Mark Richt has a copy of a goal sheet shoved away in his office at Butts-Mehre Heritage Hall.
Courtesy of Arielle Haynes Burnette
Arielle and Chris Burnette (center) are seen gathered with several Georgia football players during the couple's wedding reception in May in Tampa, Fla.
Georgia’s head coach got a hold of it during a home visit with Chris Burnette, who at the time was a senior at Troup County High School in LaGrange.
He has kept it since Burnette began at Georgia in May 2009, ready to pull it out if the offensive lineman ever strayed from that list.
“I never had a chance to do that because he never got off track,” Richt said with a laugh.
Burnette is fuzzy on the details of the list now that he is in the midst of his fifth season at Georgia. A lot has changed since his redshirt season in 2009 — his position coach, the Bulldogs’ win-loss ratio, his personal life. But the steady Burnette stuck to his list, a habit he picked up from his father, Anthony.
“Thankfully, God’s allowed me to achieve a lot of those goals, so I’m glad Coach Richt didn’t have to remind me about it,” Burnette said.
He has started 30 games for Georgia, including all six so far this season. He has endured shoulder surgery and battled knee injuries. He earned his undergraduate degree in finance in December 2012 and is in the first year of his MBA program in finance and risk management.
But Richt didn’t recall any of those achievements. He had a different one in mind from Burnette’s goal sheet.
“One of his goals … was to be a man after God’s own heart,” Richt said. “He was very serious about being a modern day knight kind of guy.”
Burnette, the middle of three children to Anthony and Pam, grew up a military brat. Anthony served in the Army for 13 years and the Burnettes moved more times in Chris’s first 10 years than in his last 12 — Columbus, Ga., New Mexico and Texas. Then there was the stint in Oregon when his father worked for the Wal-Mart distribution center before the Burnettes finally settled in LaGranage.
Burnette, a brainiac who graduated in the top 1 percent of his class in high school with a GPA higher than a 5.0 due to his advanced courses, picked up drawing as a kid. He created comic books and cartoons to pass the time before moving on to painting and T-shirt creations.
The biggest signifier of his artistic side is a piece his parents see every day.
“I actually have a mural in the garage back home with the big Georgia Bulldog and the big G and that kind of stuff,” Burnette said. “It’s really just something that I use just as a stress reliever.”
He has painted portraits for former Georgia teammates and pictures of Elmo for his nephew.
Though his artistic repertoire has provided an outlet throughout his life, it would be a drive a 17-year-old Burnette made of his own volition that would create a new channel for him.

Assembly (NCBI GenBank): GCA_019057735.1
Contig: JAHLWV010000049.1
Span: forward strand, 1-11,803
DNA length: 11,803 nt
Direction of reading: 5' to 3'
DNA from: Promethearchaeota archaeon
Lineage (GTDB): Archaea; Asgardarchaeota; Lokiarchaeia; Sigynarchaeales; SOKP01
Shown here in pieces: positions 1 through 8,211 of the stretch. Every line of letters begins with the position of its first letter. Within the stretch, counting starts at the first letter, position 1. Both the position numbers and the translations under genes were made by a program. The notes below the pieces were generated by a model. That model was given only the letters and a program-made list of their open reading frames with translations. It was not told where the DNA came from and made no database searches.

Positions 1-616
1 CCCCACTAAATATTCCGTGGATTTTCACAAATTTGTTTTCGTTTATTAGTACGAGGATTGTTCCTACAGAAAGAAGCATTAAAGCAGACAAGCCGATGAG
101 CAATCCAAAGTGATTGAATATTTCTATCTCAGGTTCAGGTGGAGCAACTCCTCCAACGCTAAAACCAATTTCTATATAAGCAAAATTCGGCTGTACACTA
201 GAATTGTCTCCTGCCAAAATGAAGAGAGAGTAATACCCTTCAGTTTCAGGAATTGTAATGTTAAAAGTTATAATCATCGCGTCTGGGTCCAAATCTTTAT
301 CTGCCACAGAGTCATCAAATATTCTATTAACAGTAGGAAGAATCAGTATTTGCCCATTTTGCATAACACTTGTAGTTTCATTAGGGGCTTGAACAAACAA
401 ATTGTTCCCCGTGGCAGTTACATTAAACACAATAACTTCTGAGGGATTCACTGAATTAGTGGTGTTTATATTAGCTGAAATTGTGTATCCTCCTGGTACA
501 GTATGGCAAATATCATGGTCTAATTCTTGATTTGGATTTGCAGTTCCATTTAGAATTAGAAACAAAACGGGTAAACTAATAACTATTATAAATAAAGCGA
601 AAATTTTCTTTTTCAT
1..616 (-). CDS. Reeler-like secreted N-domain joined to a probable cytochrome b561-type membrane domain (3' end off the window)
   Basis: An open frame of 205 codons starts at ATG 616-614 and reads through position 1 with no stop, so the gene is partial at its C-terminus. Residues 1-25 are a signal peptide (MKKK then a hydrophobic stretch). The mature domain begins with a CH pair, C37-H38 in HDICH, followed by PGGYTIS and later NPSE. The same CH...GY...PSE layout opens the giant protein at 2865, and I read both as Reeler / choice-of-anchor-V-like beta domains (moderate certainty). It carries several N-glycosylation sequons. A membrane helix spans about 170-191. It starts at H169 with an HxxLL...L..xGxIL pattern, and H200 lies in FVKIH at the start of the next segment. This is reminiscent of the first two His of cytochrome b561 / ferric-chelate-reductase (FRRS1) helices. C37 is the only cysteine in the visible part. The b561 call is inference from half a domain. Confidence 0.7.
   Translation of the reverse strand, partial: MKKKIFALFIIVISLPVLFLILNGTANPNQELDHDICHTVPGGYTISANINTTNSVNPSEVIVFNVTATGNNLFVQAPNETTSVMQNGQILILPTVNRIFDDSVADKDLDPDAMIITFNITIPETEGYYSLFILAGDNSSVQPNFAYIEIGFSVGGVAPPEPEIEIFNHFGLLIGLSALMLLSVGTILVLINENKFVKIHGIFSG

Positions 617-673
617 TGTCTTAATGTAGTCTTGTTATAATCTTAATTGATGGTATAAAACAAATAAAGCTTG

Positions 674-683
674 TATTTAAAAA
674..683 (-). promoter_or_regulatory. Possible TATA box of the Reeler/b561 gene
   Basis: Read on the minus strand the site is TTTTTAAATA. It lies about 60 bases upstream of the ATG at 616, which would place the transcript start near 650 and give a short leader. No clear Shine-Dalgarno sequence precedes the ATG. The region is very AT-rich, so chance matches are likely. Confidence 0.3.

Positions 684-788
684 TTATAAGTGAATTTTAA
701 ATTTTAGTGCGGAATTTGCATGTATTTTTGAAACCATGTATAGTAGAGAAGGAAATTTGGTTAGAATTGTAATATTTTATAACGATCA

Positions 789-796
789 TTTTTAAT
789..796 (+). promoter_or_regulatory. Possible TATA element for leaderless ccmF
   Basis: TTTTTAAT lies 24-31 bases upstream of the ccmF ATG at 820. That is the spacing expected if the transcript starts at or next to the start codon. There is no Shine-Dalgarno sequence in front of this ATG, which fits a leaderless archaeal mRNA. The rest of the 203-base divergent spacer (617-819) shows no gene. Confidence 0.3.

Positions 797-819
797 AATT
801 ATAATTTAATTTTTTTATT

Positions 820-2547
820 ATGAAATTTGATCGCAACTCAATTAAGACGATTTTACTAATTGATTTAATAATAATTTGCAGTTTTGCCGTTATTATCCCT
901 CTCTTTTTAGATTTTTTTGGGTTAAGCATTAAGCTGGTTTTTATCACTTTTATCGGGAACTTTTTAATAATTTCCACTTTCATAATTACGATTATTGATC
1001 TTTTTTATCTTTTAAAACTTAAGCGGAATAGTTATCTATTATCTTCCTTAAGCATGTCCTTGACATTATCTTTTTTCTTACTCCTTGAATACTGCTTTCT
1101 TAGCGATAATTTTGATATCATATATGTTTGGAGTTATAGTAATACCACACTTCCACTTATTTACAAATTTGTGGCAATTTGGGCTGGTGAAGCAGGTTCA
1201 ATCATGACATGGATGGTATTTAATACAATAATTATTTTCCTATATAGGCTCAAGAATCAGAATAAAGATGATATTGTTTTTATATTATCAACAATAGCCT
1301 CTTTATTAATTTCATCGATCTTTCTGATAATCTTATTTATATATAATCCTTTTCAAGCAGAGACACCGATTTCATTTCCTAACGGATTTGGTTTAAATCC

He found himself at church one fall Sunday morning for the first time in his life.
“Never really had any reason to go,” he said. “My mom was a believer. My father wasn’t. It was something that the Lord put on my heart and sure enough [I] came to faith.”
Burnette says he began attending church with a selfish projection on how his life would fall together — attend Georgia, earn All-American honors as a football player, find success in the professional ranks and then the business world. It wasn’t until his fifth or sixth time in the pews when the message of forgiveness reshaped him.
“It really just broke me,” Burnette said. “It really changed my life so fast.”
Burnette, who is as active as he can be with Athens Church and the Fellowship of Christian Athletes, carried those lessons to Athens. He withstood some tumultuous times at Georgia, as an underclassman backup and as a starter — 2009’s 8-5 season with Joe Cox under center, 2010’s 6-7 record with Aaron Murray at quarterback (Richt’s only losing season at Georgia) and a rocky 0-2 start in 2011, his first season as a starter.
But he remained grounded throughout, much to the benefit of his teammates.
The losses, the wins, the struggles and the triumphs have been mixed together to paint a bigger picture, a rare understanding for a 22-yard-old, tight end Arthur Lynch said.
“I think for him, he’s kind of come to a place in his life where he’s found peace,” said Lynch, who was a freshman with Burnette in 2009. “I think a lot of people don’t find that peace or don’t understand that peace until later on in life.”
Wide receiver Chris Conley said Burnette is able to carefully balance a vulnerability with his faith and his strength as a reliable teammate and player.
“[He’s] a guy who’s extremely passionate when he’s on the field,” Conley said. “… His worth can’t even be summed up in what he’s done for Georgia football, which he’s done a ton for Georgia football, but it’s so much more.”
Offensive line coach Will Friend, who replaced Stacy Searels in 2011, said Burnette’s war stories of seasons past, goal sheets and priority order earns him quiet notoriety and respect among his teammates.